In the cellar

Wine making

PhotoCave3WPChâteau La Borie produces prestigious red wines and one rosé which reflect modern tastes but preserve the supple tanins for which Rhone Valley wines are reknowned. The constant search for quality can be measured by the quantity of awards obtained by our wines.

The harvest

The harvest is carried out mechanically, beginning generally at the end of September and ending mid- October. .

Mechanical harvesting has a qualitative and an economic advantage. PhotoMaV_QBaies2WPQualitative:
It allows us to harvest on a precise day, at a precise hour. We avoid harvesting during the hottest part of the day in order to vat the grapes at a lower temperature.
The delay between cutting the grapes and vatting them is kept to the bare minimum which reduces the risk of oxidation.

Technological progress now allows us to completely destem and the grapes are sorted directly on the harvesting machine.

The arrival of the grapes in the Cellar

Each grape variety is fermented separately.
Thanks to our warm dry climate and to the strong dominating wind ((the «Mistral»), sorting is reduced to a minimum.

PhotoConquet1WPA vibrating receiving bin collects the grapes and directs them to the pump which then distributes the grapes to 10 fermenting tanks.

Destemming by the harvesting machine allows us to refine and soften the tannins left in the wine.

Sulfiting

A special dosing device is used to directly inject sulfur dioxide into the distribution column. This allows us to reduce the amount of SO2 used by half, but still maintain a good protection against oxidizing. Each bottle of Chateau Borie wines contains only 50mg/l of Sulfites, which is less than half of the maximum amount allowed for organic wines.

Vatting and alcoholic fermentation

The sugar contained in the grape is transformed into alcohol by the natural action of  selected yeasts.
The must is chilled, with the help of a water/wine cooler, in order to maintain a maximum temperature of 21°C. The circulation of cold water through a chilling device in the vats regulates the temperature.

A pumping over is carried out twice a day.

At each stirring, the must passes through the cooler to control the temperature while spraying the must cap which helps to extract the aroma, the tannins and the coloring agents.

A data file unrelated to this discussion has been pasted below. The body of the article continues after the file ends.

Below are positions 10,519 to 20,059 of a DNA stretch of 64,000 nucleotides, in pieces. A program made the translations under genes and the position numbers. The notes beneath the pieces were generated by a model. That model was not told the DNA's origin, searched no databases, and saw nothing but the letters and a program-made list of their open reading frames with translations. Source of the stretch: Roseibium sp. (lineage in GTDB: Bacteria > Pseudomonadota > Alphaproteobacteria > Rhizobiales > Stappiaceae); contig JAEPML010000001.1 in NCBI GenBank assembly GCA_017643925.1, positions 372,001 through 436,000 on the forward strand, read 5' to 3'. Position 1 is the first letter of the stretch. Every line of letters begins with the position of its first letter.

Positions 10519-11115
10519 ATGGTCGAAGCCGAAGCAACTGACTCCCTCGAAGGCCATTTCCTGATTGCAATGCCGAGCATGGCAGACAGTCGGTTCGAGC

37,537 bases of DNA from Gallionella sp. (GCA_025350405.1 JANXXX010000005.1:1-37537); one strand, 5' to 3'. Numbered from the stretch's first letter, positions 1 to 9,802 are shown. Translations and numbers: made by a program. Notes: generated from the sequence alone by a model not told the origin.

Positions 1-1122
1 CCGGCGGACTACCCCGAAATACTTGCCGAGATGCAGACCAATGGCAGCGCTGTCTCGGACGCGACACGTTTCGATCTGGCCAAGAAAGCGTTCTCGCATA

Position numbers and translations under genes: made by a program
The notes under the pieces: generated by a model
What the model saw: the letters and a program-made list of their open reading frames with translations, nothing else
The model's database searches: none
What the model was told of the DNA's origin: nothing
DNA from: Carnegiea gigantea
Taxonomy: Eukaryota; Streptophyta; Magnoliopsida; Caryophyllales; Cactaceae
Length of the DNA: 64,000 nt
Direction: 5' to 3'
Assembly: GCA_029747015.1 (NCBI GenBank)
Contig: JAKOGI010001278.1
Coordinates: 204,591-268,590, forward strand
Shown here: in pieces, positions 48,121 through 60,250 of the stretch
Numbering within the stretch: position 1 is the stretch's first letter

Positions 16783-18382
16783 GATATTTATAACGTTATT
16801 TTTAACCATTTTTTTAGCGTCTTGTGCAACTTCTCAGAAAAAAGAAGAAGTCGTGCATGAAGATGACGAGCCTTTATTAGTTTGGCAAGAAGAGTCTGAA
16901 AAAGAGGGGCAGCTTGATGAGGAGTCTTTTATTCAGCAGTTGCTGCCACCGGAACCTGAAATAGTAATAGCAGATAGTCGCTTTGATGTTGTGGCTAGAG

When the density reaches 1030 we let the temperature rise to around 31°C in order to extract the most interesting phenolic components.
Vatting lasts a minimum of one week and can often continue up to 3 or 4 weeks.

Drawing off

We proceed to draw off the wine when all the sugar has been transformed into alcohol, and when tasted, that the right degree of tannin is obtained.

The free-run wine is then separated from the must and

the must is transferred to the wine press.

Pressing

A pneumatic wine press guarantees a gentle pressing for the must.
These press-wines are vinified separately.

malolactic fermentation

In this process, lactic acid bacteria breaks down the malic acid which is naturally present in the wine.
Thanks to our warm climate, the temperature of the wines in the cellar remains high, thus allowing the malolactic fermentation process to proceed rapidly. In general the process is finished by the end of November.

Monitoring and controls

As soon as the must arrives in the winery we begin to analyze it.

The first analysis provides us with the following information: sugar content which allows us to estimate the potential alcohol level, PH, total acidity, SO2 dosage, assimilated azote

Afterwards each vat is analyzed regularly. The staff at the University of Suze la Rousse supports our entire winemaking process.

The final blending

From tasting the grape berries to determine the optimal harvest date, to daily tasting of each vat, Jerome Margnat is able to memorize the sensorial profile of each tank.

This allows him to begin to imagine different blending possibilities: a period of discovery where the magic between man and wine is born.

Several blending trials are carried out between the months of November and December, where different proportions of each grape variety and the proportion of wines from the press are tested. The final decision is taken in December. Once each wine blend is determined, human intervention is finished, only time will make a difference.

The ultimate step will be the bottling, which is carried out 6 to 12 months later…

Ageing.

The  Côtes du Rhône generic blends are aged in vats.
The red fruit aromas are preserved.
The wine is well structured, yet easy to drink with round and smooth tannins.
It can be drunk rapidly, yet it also has good ageing potential.

For the large majority, the Rhône Villages blends are aged in vats.
The soft tannins are well sustained. The aromas are more complex. The color is more profound. The wine is aged longer.
It can be drunk early, but its ageing potential is high.